Today marked the end of the third quart and the worst quarter for the US stock market since 2008. Remember 2008? Yeah I know it was one of those years that most of us would like to forget. So this last quart was also one to forget. The S&P 500 last 14.3% and the Dow was down just over 12%.
So let’s recap why we saw all the panic in the markets since July. Everything was sailing nicely through July 28 and then the morning of July 29 their was a Q1 GDP revision from 1.9% down to 0.04%. This sent shock waves through the market and sent the S&P 500 down to 1,100 over the next week and a half.
In the beginning of August we had the debt ceiling issue hanging over our heads and politicians who couldn’t come to an agreement. Because of that Standard & Poor’s downgraded the US debt rating. This led the markets to fall 20% off their 2011 highs set earlier in the summer.
Then let’s not forget to trouble in Europe was back and we had to wake up each morning worrying that one of their countries defaulted on their debt. As of today it looks like we might have skated past that issue for a little while longer, but it will definitely be an issue to keep an eye on over the last quarter of 2011 and into 2012.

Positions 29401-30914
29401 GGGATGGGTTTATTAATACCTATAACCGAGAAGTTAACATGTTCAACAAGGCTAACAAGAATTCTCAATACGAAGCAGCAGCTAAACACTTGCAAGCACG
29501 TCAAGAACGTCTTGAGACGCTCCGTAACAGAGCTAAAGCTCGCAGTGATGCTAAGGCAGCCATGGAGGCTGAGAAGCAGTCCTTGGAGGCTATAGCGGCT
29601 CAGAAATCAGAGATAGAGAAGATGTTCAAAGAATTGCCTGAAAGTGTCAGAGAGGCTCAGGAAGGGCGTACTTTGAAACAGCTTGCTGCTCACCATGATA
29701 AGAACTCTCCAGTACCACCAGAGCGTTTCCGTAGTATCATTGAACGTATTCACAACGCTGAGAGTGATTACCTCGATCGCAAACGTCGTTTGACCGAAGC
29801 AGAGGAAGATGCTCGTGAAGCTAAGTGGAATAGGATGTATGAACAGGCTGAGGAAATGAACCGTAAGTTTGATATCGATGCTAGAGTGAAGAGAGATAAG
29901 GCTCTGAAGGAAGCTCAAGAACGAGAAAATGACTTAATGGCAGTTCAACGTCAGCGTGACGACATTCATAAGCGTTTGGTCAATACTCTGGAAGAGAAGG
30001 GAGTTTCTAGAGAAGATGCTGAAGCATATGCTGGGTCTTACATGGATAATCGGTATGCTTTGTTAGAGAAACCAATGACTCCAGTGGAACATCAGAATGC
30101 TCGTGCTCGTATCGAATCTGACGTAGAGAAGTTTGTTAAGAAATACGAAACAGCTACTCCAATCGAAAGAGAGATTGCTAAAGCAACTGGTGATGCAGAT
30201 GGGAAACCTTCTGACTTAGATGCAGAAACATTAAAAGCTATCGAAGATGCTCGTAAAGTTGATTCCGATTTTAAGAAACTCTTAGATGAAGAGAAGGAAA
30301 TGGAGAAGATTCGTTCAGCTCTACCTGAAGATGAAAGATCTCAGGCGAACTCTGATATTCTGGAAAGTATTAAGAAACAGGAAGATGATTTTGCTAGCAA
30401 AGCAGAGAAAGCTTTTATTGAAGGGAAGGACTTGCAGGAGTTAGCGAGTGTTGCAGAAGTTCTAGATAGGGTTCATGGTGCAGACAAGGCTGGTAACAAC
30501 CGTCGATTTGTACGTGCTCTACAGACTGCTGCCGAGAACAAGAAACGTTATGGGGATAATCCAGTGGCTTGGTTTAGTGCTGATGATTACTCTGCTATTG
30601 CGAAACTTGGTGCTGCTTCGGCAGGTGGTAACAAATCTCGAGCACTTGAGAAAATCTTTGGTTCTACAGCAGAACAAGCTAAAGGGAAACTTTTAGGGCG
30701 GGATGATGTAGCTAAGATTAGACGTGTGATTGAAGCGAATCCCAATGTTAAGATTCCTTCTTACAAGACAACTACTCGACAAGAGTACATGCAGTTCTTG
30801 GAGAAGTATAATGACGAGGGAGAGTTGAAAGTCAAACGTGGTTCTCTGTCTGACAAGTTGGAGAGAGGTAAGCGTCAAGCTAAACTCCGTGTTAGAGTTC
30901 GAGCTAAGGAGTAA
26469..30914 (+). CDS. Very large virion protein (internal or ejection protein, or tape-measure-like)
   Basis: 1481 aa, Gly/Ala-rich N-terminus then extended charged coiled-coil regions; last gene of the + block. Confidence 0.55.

I was reading the Breakout blog on Yahoo todays and they pinpointed a few key things to keep an eye out for this next quarter because they could move the markets.
- October 11 – Alcoa reports their Q3 earnings and this marks the beginning of earning season.
- November 2 – The FOMC has their first Q4 meeting and then we will hear from Ben Bernanke.
- November 23 – This is the deadline for the Deficit Commission proposals to cut $1.2 Trillion.
- December 13 – This is the final FOMC meeting for 2011.
- December 23 – This marks the deadline for the Congress to vote on the Deficit Commissions proposals.
I really feel that we are going to see a much better Q4 than Q3. I think that corporate earning are going to fuel most of the optimism. Let’s keep in mind that October is historically one of the worst months for the market so we might not see the gains until a December Santa Claus rally.
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